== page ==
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Exploring Academic Integrity in Your Research: A Tutorial

A UO Libraries self-guided tutorial on integrity in library research and using sources ethically


Creative Commons License

Exploring Academic Integrity Tutorial is adapted from an original by the Claremont Colleges Library and is licensed under a Creative Commons Attribution-NonCommercial-ShareAlike 3.0 Unported License.

Based on a design framework at Content on pages 5, 14, and 15 of the Attribution and Citation section was adapted from UCI's Begin Your Research Tutorial. All other content was developed by a team of Claremont Colleges librarians and adapted for UO by Bronwen Maxson.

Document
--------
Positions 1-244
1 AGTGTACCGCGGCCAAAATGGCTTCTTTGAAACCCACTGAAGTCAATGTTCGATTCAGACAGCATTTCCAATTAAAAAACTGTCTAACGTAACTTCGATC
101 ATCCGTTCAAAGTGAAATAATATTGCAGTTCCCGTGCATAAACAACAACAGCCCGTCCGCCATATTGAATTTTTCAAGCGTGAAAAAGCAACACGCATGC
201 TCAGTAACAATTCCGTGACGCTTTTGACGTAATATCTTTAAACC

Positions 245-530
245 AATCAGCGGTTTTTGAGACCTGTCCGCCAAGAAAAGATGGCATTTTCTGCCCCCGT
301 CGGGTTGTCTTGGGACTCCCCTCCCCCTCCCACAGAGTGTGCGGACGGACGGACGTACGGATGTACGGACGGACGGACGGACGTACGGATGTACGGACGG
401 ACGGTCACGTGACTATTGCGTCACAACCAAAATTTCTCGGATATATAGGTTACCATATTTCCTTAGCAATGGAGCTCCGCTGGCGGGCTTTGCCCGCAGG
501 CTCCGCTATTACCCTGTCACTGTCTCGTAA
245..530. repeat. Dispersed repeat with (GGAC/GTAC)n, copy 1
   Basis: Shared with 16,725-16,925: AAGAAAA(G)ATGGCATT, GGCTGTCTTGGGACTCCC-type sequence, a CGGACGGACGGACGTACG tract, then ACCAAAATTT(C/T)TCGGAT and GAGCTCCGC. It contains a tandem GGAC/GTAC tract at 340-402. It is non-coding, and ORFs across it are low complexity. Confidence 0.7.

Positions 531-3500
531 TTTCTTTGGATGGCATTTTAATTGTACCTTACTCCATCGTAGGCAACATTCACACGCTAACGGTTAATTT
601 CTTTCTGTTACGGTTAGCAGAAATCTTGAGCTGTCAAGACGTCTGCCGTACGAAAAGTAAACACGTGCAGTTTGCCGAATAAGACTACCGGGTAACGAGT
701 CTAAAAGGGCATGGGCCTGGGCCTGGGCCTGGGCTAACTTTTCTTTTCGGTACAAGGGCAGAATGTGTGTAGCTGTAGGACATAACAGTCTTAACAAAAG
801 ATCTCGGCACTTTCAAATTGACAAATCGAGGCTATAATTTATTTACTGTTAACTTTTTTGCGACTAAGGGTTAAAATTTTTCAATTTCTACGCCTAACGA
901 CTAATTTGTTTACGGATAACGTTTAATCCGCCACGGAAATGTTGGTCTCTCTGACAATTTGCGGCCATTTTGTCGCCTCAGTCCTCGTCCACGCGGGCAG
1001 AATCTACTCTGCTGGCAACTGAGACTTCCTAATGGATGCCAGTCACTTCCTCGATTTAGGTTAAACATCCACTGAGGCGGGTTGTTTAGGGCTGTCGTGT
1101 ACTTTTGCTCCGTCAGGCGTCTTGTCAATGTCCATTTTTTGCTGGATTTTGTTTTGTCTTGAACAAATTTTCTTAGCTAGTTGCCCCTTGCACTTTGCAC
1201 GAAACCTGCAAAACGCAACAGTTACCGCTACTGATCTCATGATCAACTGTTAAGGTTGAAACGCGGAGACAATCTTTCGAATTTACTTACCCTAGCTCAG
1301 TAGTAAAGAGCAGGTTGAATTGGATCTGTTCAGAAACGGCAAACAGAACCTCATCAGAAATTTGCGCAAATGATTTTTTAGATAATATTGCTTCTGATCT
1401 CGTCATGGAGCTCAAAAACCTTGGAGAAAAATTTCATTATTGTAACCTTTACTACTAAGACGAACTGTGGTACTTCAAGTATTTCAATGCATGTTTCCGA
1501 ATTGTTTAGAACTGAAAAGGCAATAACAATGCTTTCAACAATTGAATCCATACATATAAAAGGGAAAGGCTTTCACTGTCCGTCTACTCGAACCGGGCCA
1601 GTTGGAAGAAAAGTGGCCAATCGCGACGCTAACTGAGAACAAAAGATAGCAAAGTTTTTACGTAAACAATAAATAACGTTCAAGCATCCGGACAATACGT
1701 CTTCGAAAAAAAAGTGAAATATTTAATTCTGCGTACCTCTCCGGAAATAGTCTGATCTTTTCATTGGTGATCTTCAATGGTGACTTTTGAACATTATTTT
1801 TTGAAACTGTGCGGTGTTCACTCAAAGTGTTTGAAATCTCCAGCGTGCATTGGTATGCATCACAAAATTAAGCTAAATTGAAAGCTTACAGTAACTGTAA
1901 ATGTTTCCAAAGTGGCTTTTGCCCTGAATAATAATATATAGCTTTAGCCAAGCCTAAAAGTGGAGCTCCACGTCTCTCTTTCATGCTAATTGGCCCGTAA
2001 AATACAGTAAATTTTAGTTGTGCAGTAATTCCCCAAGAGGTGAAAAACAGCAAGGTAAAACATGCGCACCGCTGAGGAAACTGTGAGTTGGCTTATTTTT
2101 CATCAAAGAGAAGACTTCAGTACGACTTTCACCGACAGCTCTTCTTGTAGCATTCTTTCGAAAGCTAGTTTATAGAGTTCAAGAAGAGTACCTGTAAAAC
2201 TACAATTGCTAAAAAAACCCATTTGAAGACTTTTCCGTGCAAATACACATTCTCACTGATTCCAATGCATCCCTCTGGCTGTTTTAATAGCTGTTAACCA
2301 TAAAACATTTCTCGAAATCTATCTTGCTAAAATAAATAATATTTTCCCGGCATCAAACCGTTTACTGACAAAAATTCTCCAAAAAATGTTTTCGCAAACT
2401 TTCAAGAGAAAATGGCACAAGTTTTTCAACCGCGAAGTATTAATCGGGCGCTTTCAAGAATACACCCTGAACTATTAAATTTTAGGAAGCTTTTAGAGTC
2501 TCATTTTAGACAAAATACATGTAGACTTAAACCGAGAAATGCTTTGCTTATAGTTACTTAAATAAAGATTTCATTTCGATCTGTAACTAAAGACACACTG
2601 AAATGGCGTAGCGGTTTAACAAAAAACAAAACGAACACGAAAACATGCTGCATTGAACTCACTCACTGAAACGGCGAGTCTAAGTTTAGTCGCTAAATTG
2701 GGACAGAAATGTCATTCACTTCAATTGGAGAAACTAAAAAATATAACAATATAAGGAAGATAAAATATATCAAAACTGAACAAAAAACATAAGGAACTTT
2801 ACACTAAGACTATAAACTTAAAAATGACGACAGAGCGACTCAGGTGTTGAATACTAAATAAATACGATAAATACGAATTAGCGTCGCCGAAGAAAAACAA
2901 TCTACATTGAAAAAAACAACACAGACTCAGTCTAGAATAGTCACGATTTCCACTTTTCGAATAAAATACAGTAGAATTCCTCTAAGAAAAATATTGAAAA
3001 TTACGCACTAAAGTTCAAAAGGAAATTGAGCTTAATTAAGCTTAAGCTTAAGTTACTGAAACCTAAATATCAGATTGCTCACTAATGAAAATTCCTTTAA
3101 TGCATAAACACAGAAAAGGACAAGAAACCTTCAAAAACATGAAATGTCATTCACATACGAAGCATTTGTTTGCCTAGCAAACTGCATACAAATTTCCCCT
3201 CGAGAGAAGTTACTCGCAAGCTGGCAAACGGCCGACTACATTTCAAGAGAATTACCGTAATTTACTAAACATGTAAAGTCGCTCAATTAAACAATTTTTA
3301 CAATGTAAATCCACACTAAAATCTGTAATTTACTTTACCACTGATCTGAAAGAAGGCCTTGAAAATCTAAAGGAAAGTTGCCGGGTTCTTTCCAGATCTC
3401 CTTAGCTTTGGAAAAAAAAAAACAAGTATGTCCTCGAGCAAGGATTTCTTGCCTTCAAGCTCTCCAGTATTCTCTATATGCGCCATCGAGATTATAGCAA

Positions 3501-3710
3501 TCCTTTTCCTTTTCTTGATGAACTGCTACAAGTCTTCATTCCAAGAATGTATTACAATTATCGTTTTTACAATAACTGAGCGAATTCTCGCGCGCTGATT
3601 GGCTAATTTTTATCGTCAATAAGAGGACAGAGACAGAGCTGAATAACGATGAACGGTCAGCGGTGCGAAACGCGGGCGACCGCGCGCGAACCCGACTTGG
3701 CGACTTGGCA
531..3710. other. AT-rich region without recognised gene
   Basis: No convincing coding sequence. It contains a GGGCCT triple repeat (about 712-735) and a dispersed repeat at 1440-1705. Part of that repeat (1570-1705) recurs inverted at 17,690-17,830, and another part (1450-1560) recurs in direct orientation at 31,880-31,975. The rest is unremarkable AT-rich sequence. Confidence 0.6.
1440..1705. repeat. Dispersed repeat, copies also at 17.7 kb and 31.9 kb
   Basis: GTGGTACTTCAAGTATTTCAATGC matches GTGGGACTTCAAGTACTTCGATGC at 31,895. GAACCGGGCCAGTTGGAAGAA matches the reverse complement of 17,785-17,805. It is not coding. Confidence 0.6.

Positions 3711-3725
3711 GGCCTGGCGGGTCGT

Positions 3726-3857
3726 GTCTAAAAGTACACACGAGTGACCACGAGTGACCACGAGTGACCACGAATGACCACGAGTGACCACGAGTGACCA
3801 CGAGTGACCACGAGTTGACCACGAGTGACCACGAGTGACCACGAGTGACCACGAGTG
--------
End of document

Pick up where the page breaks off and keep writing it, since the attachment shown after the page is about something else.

Part III - Attribution: Credit Where It's Due

Why do scholars take the time to create lists of the sources of their information and ideas? Why are bibliographies (a list of the sources used in a scholarly work) and works cited pages critical to the scholarly conversation?

When participating in academic discourse, you “converse” with other scholars by analyzing, synthesizing, critiquing, and discussing their work. For the conversation to function, their thoughts must be attributed and cited in your own work.English class, Scripps College. Courtesy of Claremont Colleges Digital Library.


In Part III, You Will:

  • Define attribution and citation and explain their purpose in the scholarly conversation
  • Describe plagiarism and give an example of how to avoid it
  • Locate guides for different citation styles and citation management tools



Image: English class, Scripps College. Courtesy of Claremont Colleges Digital Library.